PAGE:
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Fundamentally, Roman economic history is the study of how and why inhabitants of the Roman world produced, distributed and exchanged goods and services. By understanding the economic actions, events, institutions and products of the Roman world, Roman economic historians come to understand better the Romans themselves: their motivations, values, relationships and identities, among other things. With such a broad remit, today's Roman economic and monetary historians not only scour traditional sources for evidence of Roman commerce, prices, labour, capital and contracts, but they now deploy an ever-broadening range of methodologies, theories and approaches – some of which originate well outside the disciplines of both history and economics. Some Roman economic historians, for example, create, investigate and run simulations, using massive digital archives of data gleaned from ancient evidence. Others compare micro-nutrients in ancient wheat varieties with their modern counterparts to gain a better understanding of diet, nutrition and economic prosperity in Roman cities. Increasingly, specialists in some aspect of the Roman economy find themselves members of internationally funded interdisciplinary teams seeking to understand what Arctic ice cores or North-American tree rings say about money production in the Roman principate. Roman economic historians’ scholarly sprawl has never been more challenging to describe, but I believe it is possible to group recent developments in the field into three overlapping areas: digitisation, particularisation and consilience.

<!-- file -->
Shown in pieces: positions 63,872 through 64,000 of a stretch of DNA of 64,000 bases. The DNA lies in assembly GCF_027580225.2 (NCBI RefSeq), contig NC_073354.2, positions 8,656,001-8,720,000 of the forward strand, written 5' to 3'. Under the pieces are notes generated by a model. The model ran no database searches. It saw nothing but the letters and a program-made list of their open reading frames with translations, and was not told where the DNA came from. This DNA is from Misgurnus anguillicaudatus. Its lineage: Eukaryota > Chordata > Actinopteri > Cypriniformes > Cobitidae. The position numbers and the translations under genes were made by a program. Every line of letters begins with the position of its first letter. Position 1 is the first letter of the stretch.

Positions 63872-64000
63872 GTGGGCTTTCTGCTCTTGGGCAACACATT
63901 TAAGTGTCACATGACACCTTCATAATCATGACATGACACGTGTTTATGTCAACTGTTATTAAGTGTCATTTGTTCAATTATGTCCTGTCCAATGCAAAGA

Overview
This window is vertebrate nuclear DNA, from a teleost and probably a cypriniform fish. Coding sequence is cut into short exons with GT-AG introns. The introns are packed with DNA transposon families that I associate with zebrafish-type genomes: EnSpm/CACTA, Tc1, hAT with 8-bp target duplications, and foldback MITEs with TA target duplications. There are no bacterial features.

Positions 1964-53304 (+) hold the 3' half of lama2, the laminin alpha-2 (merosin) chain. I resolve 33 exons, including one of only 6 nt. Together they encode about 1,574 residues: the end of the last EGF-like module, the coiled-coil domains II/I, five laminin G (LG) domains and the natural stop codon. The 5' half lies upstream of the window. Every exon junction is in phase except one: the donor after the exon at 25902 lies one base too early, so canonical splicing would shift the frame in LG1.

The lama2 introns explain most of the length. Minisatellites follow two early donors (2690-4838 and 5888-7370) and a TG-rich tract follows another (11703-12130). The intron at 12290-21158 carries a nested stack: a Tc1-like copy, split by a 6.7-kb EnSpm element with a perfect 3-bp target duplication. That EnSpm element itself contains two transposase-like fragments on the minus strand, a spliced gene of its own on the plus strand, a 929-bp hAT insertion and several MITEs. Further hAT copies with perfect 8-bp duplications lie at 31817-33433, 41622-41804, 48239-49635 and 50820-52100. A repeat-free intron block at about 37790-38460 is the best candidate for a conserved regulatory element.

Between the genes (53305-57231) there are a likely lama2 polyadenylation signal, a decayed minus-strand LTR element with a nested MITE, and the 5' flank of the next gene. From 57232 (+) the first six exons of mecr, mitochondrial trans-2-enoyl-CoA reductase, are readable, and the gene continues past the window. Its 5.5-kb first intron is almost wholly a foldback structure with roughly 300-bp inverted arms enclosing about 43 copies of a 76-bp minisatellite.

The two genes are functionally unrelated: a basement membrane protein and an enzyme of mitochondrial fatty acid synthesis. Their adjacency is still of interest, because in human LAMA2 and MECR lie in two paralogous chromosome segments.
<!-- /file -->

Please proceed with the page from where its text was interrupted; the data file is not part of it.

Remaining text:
The Roman monetary system was historically unique. Its complexity arose out of several intersecting and sometimes contradictory embedding contexts. This chapter identifies several important embedding contexts and provides a broad diachronic outline of their influence in the development of Roman money. Some of Rome’s Republican-era experiments with coinage, for example, were inescapably influenced by Greek practices and concepts. Roman territorial expansion seems to have been correlated with the rise of impersonal exchange in Rome, Italy and beyond – presenting unique cultural challenges for Roman elites in the Republican period. Notions of monetary value in the Roman Principate remained tethered to historical monetary contexts – but shifts in value and in the prominence of certain contexts over others could and did happen. Oscillations in the intensity and breadth of state power, for example, influenced money use, value and the scope for market exchange. It is impossible to import modern economic theory into Roman monetary history without first accounting for some of the key embedding contexts which shaped monetary practices, processes and concepts in the Roman world.